Our work showed that the T2DM group that used insulin had a greater chance of belonging to the group at risk for OSA. This result admits several pathophysiological explanations and plausible practical implications for clinicians working with T2DM on a daily basis. It is known that T2DM patients who use insulin tend to gain weight with treatment [11]. This could be an explanation for a higher score in the STOP-Bang questionnaire, which presents BMI as one of its items. Our study, however, did not identify a weight difference between groups with and without OSA risk. A possible explanation for our finding would be the fact that insulin could increase body fat, without necessarily increasing body weight [12]. An increase in fat deposition in parapharyngeal fat pads, pharyngeal muscles, and genioglossus, unrelated to weight gain, would be a mechanism capable of increasing the risk of OSA among insulin users. This hypothesis is consistent with the findings of the study of Baukal, who identified an association between OSA, high insulin levels and increased body fat [13]. This could generate a cycle: insulin use, worsening of OSA, increased insulin resistance due to increased inflammatory markers secondary to intermittent hypoxemia and increased insulin doses for adequate glycemic control, feeding this insulin-OSA insulin cycle [12,14]. The higher prevalence of OSA in patients with type 1 diabetes mellitus (DM1) also reinforces a possible correlation between insulin and OSA. Banghoej found a high prevalence of OSAin patients with DM1 compared to patients without this disease. These patients have as mandatory treatment the use of insulin [15]. These patients have frequent episodes of hypoglycemia throughout life, which demonstrates that the dose of insulin used does not represent the physiological dose of this hormone. Although BMI is also a risk factor for OSA in patients with DM1, up to one third of these thin patients present with OSA. The association between insulin and worsening of diabetic neuropathy may also be a hypothesis to explain the higher risk association for OSA in T2DM patients using insulin. It has been shown that rapid changes in glycohemoglobin can lead to the progression of diabetic neuropathy [16]. Diabetic neuropathy could lead to autonomic dysfunction, reducing the central control of breathing and worsening the intrinsic muscle function of the larynx, leading to a greater tendency of these muscles to collapse, which would lead to a worsening of OSA [17]. Patients using insulin present a context of greater glycemic variability and, therefore, could present frequent triggers for the emergence of these central and peripheral mechanisms. Establishing lower glycemic variability in these patients could thus reduce the risk of OSA. The similarity of insulin to insulin-like growth hormone (IGF1) may also explain, from a pathophysiological point of view, the increased risk of OSA in patients with diabetes using insulin. This association may be analogous to what occurs in patients with acromegaly, in which higher levels of IGF1 are associated with a higher frequency of OSA [18]. In the same way that patients who use insulin could, due to mechanisms not yet understood, present a higher frequency of OSA. Until a decade ago, insulin was the only therapeutic option when available oral medications failed to control T2DM patients. Currently, however, there are a number of new medications to control T2DM. Many of these medications, such as GLP1 analogues and SGLT2 inhibitors, associate with weight and body fat reductions [19]. Previous studies have shown that both medications have benefits in terms of weight and OSA in these patients [20,21]. Despite the financial burden that such treatments impose, choosing these drugs instead of insulin might be cost-effective for selected groups of patients: obese subjects, patients already with OSA and those with a high risk score for OSA. Cost effectiveness would be obtained by the interruption of the insulin- OSA-insulin cycle. Two important negative outcomes for the T2DM patient would have been prevented: (1) the increase in macrovascular complications, initiated with the onset of insulin therapy precipitated OSA; and (2) the increase in microvascular complications, due to the lack of glycemic control generated by increasing needs for insulin in patients with more severe OSA. Some limitations can be pinpointed in this study. The work was cross-sectional, which hinders the establishment of causal links. We emphasize, however, that our dependent variable was the risk of OSA defined by the STOP-Bang questionnaire, which favors the direction of the insulin-only association. OSA diagnosis was not established by gold-standard polysomnography and OSA was estimated with the STOP-Bang questionnaire, which presents good sensitivity and specificity. Despite these criticisms, we emphasize that our work presents fundamental strengths when assessing the relationship between sleep and diabetes: the high number of variables included. This aspect assumes particular relevancy, given that many confounding factors are present in sleep studies. Not only we analyzed several sleep related variables, but a choice was made for those connected to T2DM.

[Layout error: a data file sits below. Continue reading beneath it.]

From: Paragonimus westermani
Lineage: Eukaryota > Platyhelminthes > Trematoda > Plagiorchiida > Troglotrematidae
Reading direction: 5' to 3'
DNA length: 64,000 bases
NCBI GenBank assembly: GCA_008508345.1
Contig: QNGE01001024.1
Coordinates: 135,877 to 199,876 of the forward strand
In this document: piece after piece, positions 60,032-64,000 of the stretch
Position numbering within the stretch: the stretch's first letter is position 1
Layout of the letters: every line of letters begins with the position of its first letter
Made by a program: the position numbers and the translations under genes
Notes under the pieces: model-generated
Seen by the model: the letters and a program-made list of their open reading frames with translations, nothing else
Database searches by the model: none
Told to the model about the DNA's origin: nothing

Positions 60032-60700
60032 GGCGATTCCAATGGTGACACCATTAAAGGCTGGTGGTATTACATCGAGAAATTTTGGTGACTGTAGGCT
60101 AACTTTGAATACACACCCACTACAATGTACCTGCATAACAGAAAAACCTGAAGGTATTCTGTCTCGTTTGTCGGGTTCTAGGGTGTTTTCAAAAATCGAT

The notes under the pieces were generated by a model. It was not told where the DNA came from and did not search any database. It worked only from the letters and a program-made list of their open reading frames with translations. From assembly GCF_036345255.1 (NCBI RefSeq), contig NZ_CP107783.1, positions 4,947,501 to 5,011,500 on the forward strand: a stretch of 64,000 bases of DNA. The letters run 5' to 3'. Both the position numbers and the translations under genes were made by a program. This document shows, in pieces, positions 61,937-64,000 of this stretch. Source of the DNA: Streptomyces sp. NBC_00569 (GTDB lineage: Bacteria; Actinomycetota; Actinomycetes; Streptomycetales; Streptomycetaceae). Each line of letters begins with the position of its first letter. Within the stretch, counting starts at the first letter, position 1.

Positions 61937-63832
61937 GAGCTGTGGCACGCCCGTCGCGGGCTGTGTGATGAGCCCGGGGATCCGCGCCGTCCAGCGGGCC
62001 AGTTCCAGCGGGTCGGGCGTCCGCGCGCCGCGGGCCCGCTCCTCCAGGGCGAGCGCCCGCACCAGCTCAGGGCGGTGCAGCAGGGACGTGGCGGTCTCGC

Our work, therefore, suggests an association between insulin use and OSA risk. It is interesting to point here that insulin should be used when necessary, but its use should be postponed in patients with OSA or at risk of OSA, when other options are available. In addition, we suggest that rapid control and sudden changes in blood glucose should be avoided. These measures can prevent the worsening of OSA in a patient with T2DM and the beginning of the insulin-OSA-insulin cycle and its vascular consequences. Finally, we think that the connection between insulin therapy and OSA requires further clarification with longitudinal studies, as it can be associated with increased cardiovascular mortality.